Faculty and Research

The professoriate at OIST numbers about 60 faculty members with strongly international backgrounds, each leading cutting edge research in a range of disciplines. OIST does not have traditional academic departments, but you can use the tabs or keyword search to find faculty members according to their discipline or research topics. For information about the availability of PhD student placement in each unit, please refer here. 

To learn more about the Marine Biophysics Unit (Satoshi Mitarai) visit the unit website
Satoshi Mitarai
BS, MS, Osaka Prefecture University
PhD, The University of Washington

The Marine Biophysics Unit examines how ocean currents affect the marine life of hydrothermal vents and coral reefs around Okinawa. Using buoy deployments, population genetics, computer modeling, remotely and wave-operated vehicles, and physical oceanographic measurements, the Unit is mapping the Kuroshio current circulation, tracking larval dispersal, hunting for the source of an invasive coral-eating sea star, and monitoring plankton health. 

Simone Pigolotti
Ph.D. Statistical and Biological Physics (SISSA/ISAS, 2004)
Degree in Physics (University of Rome)

The Biological Complexity Unit studies how stochastic fluctuations affect the dynamics of biological systems. We are interested in phenomena ranging from accuracy of molecular reactions inside cells to population genetics of aquatic microorganisms transported by fluid flows. We aim at understanding the behavior of these systems by applying analytical techniques from non-equilibrium statistical mechanics and computational approaches.

Biological Complexity Unit (Simone Pigolotti)
To learn more about the Marine Genomics Unit (Noriyuki Satoh) visit the unit website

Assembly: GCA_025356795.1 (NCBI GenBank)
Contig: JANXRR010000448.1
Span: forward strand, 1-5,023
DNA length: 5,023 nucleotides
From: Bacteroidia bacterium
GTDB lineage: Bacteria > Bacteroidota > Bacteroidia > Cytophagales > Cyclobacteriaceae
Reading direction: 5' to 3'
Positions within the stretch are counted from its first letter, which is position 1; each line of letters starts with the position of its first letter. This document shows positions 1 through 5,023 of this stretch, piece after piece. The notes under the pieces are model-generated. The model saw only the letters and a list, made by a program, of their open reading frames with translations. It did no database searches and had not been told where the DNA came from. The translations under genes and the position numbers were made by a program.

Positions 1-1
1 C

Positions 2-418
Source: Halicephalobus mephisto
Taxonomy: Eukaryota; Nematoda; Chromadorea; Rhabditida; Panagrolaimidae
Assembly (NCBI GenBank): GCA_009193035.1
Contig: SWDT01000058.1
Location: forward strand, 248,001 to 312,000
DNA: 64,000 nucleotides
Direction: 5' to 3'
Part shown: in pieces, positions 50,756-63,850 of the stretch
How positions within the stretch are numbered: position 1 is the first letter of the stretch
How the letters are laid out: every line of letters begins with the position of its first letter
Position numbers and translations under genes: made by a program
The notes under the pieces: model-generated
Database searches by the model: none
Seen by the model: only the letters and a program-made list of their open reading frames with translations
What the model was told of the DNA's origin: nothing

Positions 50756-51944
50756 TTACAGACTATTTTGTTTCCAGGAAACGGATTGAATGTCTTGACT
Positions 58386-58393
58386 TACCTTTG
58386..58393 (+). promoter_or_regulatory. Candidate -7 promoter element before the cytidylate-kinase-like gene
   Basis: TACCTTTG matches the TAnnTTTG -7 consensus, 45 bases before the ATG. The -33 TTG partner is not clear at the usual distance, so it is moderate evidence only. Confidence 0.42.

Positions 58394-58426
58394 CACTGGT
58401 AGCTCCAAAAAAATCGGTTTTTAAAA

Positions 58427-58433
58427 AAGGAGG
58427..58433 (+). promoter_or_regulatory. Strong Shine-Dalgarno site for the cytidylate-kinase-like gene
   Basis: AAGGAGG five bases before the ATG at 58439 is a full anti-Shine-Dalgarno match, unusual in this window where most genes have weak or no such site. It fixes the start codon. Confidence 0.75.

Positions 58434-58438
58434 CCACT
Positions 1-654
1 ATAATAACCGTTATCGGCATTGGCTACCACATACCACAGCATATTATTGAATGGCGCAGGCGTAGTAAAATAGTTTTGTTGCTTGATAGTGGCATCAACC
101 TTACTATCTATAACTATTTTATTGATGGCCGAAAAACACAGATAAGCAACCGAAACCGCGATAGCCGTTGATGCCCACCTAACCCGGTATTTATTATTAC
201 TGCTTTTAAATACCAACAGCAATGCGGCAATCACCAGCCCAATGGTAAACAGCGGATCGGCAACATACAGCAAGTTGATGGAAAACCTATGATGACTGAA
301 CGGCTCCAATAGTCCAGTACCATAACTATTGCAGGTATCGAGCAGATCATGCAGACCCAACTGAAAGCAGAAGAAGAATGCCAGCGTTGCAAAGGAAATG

Noriyuki Satoh
PhD, The University of Tokyo

Sequencing the genomes of the major marine phyla helps explain relationships between organisms, both in terms of large-scale evolution and within their ecosystems. The Marine Genomics Unit’s ability to quickly sequence large genomes has made the lab the first to decode the genetic sequences of a coral and a mollusk. The Unit also has found evidence of a common ancestor that links humans to sea stars.

To learn more about the Evolutionary Neurobiology Unit (Hiroshi Watanabe) visit the unit website
Hiroshi Watanabe
B.S. (Tokai University)
M.S. (Tokyo Institute of Technology)
Ph.D. (Tokyo Institute of Technology)

The Evolutionary Neurobiology Unit investigates basic developmental and physiological nature of the nervous system. We study new experimental models of cnidarians and other basal metazoans with cutting-edge techniques in genetics and neuro-imaging. An ultimate goal of our unit is to provide new insights into our understanding of the early evolutionary processes of the cellular “neuronalization” and neural centralization.